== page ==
The Future Health Index 2021 report found that two of the biggest barriers to the adoption of digital health technologies were difficulties with data management (44%) and lack of interoperability and data standards across technology platforms (37%). Providers need to rely on a longitudinal health record to activate the right care anytime and anywhere.
For example, for remote care for patients in ICU settings, known as tele-ICUs, where integrated systems are particularly important: Without a strong backbone for smooth data integration, intensivists can only see what is happening in front of them, instead of making informed decisions based on a holistic view of a patient's health. To ensure data can be accessed and that solutions are interoperable, secure flows of data must be activated.
Solutions that are designed to work in tandem are better organized and more secure from malicious attacks. By safeguarding technologies to make sure they're interoperable across platforms and geographic locations, health systems can better protect the data that flows throughout their system and provide increased security.
Using a cloud-based platform approach will help achieve this, as well as standardize the current disparate IT landscape and allow data to be accessed anywhere. Leveraging open APIs and approved standards like IHE-HL7 can help facilitate data exchange across multiple sources and vendors across the continuum of care with minimal friction.
With the rise in cloud-based applications, software-as-a-service and virtual care solutions enabling data sharing, organizations must work to ensure systems and processes mature at the rate they are evolving. Providers should assess their current infrastructure and their performance metrics such as ROI, quality, scalability and satisfaction, which will help them develop IT models accordingly that support these emerging care pathways.
New types of executive roles will also grow in necessity to support building beyond hospital walls, such as chief digital officer and virtual health leadership supporting the informatics department.
Further, to ensure confidentiality, integrity and availability of critical data and the systems that house that data, security plans should span across organizations and industries. While updating IT systems all at once may not be realistic, health systems can start by rigorously assessing third-party vendor capabilities, only using 510k cleared medical devices and implementing policies for data protection.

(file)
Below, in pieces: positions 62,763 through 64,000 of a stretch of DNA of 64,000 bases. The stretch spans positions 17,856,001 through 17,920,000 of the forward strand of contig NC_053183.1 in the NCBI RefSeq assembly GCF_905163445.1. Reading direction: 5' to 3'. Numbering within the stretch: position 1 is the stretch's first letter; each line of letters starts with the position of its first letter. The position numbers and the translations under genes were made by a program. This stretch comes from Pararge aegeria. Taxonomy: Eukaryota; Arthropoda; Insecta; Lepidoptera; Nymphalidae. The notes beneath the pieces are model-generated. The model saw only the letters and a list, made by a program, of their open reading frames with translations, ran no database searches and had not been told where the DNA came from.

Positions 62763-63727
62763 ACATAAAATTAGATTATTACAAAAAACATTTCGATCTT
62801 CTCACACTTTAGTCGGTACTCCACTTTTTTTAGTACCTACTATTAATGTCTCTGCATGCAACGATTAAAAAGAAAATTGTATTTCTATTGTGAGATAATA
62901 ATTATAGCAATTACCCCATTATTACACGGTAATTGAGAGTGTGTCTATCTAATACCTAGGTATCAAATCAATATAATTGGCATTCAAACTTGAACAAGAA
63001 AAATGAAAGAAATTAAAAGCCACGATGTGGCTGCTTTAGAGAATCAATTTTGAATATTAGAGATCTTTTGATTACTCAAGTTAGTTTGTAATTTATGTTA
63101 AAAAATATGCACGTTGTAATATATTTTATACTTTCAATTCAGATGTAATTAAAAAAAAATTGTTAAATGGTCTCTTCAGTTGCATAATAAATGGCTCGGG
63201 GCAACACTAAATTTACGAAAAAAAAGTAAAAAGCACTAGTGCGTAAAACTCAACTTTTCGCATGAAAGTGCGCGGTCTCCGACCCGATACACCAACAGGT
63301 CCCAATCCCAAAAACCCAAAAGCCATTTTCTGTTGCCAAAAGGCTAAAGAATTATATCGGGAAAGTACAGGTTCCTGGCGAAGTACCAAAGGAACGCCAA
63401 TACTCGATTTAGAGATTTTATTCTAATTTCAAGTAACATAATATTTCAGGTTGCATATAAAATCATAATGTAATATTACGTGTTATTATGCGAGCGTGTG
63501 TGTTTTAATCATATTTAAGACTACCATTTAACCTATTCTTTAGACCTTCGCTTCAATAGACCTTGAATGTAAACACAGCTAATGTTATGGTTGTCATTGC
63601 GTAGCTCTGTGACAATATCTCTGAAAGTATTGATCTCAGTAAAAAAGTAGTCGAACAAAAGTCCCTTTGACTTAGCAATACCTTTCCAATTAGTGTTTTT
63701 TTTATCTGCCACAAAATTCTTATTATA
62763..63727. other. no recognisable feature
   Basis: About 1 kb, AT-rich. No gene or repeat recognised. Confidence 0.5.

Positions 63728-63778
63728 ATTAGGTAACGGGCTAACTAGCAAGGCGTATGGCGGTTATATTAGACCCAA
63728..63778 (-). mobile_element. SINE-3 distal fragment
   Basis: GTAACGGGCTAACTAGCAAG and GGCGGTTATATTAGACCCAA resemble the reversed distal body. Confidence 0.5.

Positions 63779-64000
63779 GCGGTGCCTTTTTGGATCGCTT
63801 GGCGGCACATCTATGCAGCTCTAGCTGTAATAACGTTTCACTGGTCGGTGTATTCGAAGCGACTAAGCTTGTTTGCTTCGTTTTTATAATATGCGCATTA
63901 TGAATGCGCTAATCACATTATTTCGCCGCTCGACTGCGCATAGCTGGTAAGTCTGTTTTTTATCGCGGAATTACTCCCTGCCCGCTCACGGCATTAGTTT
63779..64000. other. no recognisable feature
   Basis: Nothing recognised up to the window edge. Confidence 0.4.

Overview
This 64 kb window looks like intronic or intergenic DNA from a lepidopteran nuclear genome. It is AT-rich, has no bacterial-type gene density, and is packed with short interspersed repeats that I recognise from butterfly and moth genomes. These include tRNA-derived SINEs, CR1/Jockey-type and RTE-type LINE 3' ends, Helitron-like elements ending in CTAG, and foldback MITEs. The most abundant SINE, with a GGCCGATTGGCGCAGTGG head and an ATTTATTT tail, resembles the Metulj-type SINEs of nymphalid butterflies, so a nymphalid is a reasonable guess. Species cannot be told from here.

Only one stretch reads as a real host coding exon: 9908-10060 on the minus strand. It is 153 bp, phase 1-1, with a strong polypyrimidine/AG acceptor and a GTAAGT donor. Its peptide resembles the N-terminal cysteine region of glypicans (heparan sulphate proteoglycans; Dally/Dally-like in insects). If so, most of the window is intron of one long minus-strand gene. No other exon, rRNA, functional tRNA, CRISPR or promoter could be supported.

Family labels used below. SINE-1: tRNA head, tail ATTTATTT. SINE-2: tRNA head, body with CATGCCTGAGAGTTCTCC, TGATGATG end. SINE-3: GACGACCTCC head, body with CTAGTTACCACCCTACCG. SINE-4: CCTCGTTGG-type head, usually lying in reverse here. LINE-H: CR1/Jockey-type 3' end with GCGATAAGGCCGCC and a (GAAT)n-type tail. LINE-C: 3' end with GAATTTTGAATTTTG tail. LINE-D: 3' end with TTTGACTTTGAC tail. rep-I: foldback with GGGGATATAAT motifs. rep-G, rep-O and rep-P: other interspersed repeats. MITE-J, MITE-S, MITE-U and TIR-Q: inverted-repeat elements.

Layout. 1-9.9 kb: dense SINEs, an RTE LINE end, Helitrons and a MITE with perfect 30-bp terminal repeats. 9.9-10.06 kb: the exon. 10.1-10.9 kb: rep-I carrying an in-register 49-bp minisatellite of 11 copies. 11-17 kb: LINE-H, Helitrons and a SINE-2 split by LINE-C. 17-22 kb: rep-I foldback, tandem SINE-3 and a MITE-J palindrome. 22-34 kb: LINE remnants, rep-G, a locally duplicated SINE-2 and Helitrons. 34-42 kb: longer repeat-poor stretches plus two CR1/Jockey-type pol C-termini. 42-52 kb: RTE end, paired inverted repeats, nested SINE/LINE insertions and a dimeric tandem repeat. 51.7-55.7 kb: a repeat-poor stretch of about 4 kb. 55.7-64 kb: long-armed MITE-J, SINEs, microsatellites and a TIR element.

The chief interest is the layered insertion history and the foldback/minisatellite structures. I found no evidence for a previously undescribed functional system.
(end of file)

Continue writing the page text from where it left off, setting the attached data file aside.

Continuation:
Hospitals should prioritize partnerships with organizations that take a proactive approach to protecting health information across devices, systems and settings, so administrators, healthcare providers and patients have confidence about how care is delivered.
By connecting devices, unlocking data and fostering collaboration, we will empower new forms of engagement, actionable insights and better health outcomes.
Q. You have said that virtual care strategies cannot be a bandage on top of existing or new piecemeal solutions that work in silos, that a much-needed technology infrastructure must be established that not only enables faster and easier adoption of new capabilities, but also creates a transparent total cost of ownership. Please elaborate.
A. Implementing telehealth solutions during the pandemic to supplement in-person care was like building a plane while flying it. Now healthcare organizations can be strategic, stabilize these infrastructures and revisit the technologies deployed in times of crisis and transform them into standard practices.
Our world moving forward is one that embraces the best solutions available, leveraging both traditional care models as well as virtualization to provide quality care. This change isn't one that any one organization can do alone, and relies on partnerships with technology companies that enable and foster clinical creativity through co-creation and embrace the subscription economy.
Healthcare organizations are increasingly partnering with those with proven track records in implementing foundational technology infrastructures and who can serve as consultants to drive their digital transformation. The ability to co-create has never been more important in driving outcomes.
Working side by side with partners in the technology sector will help hospitals and health systems develop solutions from the ground up. There is value in disintermediated partners in this case, as they allow providers, vendors and patients to take collaboration to the next level.
And health systems should be given flexibility when it comes to implementing and exploring virtual tools that are right for them. Rather than making a big capital investment upfront, they should be able to adopt solutions in a stepwise fashion, and scale up or down in real time.
Today's healthcare organizations care more about access than they do about ownership. They want customized experiences and flexible payment options. That's why healthcare organizations are increasingly turning to subscription services, with a shift from buying a physical product to leveraging a holistic solution that provides ongoing value and engagement.
By adopting these new business models, it not only enables faster and easier adoption of new capabilities, but also creates a transparent total cost of ownership. We've seen success with software-as-a-service models as a predictive, usage-based model that allows for faster innovation, but also reduces the demand for IT maintenance, standardizes service levels and usage, and helps providers quickly scale according to need.